Q&A with featured writer Patricia Bandurka
Patricia shares insights into writing and publishing a series
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I’m so happy to share with you this month’s Q&A with one of my dear friends, author Patricia Bandurka. We met in high school and share so many memories—even sharing some classes together, including music and Writer’s Craft (so fitting for the topic of this newsletter!). I value our friendship and I thoroughly enjoyed reading Patricia’s stories, in addition to admiring the way she wrote them. I’m so pleased and excited to share Patricia’s writing experience and sincere, helpful insights with you!
I remember reading Patricia’s 2016 debut novel The Protector, a riveting romantic time travel mystery that takes place around Christmas. When I read the sequel, The Defender, I found myself rereading sentences to admire the language. Patricia also recently co-wrote a third novel, entitled The Hypnotic Hand.
In addition to writing, Patricia enjoys golf, curling, reading and travelling to places where she can golf with her friends. She works as a coordinator at her curling club and as the tour communications and logistics manager at GTAAM tour.
Marisa: When did you first know you’re a writer?
Patricia: I heard somewhere once that we aren't all writers, but we are storytellers. I don't think I ever really believed I could write. I struggled with the basics. I recall having a hard time putting once sentence together, let alone two.
Once I immersed myself in books and started reading, that's when I thought I could do this. When my idea for The Protector came about, it was something in my head and I just wanted to try and see what I could write down. Over time, I started to tell a story and lost myself in the world I created.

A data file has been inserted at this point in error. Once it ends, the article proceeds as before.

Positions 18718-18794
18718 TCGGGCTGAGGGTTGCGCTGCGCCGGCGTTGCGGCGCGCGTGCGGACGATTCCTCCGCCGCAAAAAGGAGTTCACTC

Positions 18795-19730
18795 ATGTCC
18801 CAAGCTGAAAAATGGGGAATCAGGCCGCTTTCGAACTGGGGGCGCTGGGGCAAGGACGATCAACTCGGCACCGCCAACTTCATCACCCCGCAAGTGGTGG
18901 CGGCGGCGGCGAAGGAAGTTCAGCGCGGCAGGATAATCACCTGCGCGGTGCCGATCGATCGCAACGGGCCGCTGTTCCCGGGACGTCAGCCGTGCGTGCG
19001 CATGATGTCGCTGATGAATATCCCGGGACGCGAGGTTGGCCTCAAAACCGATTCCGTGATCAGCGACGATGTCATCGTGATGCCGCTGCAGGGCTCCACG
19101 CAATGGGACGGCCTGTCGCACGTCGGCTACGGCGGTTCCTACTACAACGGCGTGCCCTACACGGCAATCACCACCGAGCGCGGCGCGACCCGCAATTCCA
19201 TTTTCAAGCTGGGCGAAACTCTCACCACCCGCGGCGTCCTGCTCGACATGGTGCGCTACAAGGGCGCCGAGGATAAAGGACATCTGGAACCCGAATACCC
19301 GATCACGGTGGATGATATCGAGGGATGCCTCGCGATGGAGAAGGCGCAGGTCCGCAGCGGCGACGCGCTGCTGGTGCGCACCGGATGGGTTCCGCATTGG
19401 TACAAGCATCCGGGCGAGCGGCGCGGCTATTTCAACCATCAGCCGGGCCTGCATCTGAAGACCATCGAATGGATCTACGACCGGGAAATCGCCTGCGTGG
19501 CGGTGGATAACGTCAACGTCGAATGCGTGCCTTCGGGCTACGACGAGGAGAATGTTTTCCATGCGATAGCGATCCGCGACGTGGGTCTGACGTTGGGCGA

To make a long story short, I knew I was a writer the moment I finished my first draft. My words were on a page and it was interesting to see how the process came from nothing to something.
Marisa: Can you tell us about your writing process? For example, when do you do most of your writing, and how deeply do you plan or not plan as you write a new story?
Patricia: My writing process varies. With my first book, I kind of winged it. I knew how it started and how it ended, but missed the middle. I worked forwards and backwards. Ironically, that is a title of one of the chapters in the book and also the last one I wrote. I don't recommend it, but sometimes you know where the story has to go, but you have to figure out how to get there.
I plan better now. I still know how it starts and how it ends—I just figured out how to weave it all together better. I also started recording my chapters before writing them. Sometimes, when I hear the conversation, it becomes a little more real. What would I say? What would I want to hear? I empathize with the characters and put myself in their shoes.
It was different co-authoring a book. That one needed more structure and I had to pay attention more. We were writing and dealing with history, to a degree, and dealing with time. It was planned out carefully and consideration had to be taken for consistency.
A new story can just hit you. For The Hypnotic Hand, it was an idea from the author I worked with. He had written a story and I started thinking. Messaged him and one year later it was done.
Marisa: When you’re done writing your first draft, what is your editing process?
Patricia: My editing process is simple to start. I won't edit it for a month. I want fresh eyes on it. I don’t want to think about it at all.
When I do start editing, I just read the first go-around. I will make a note for grammar or content, but I will not edit it. I give myself a week and when I have time, I go back to it. I will then send it to someone to read. I ask them for grammar and content too. More so, what do you think?
I remember this with the Protector. Someone read it and said they like the story, but they couldn't get behind cheering for the main male character. I was stunned. I then re-read it from what they were telling me and, sure enough, I realized that I knew why the character was the way that he was being portrayed, I just never showed the reader why. That was a revelation for me.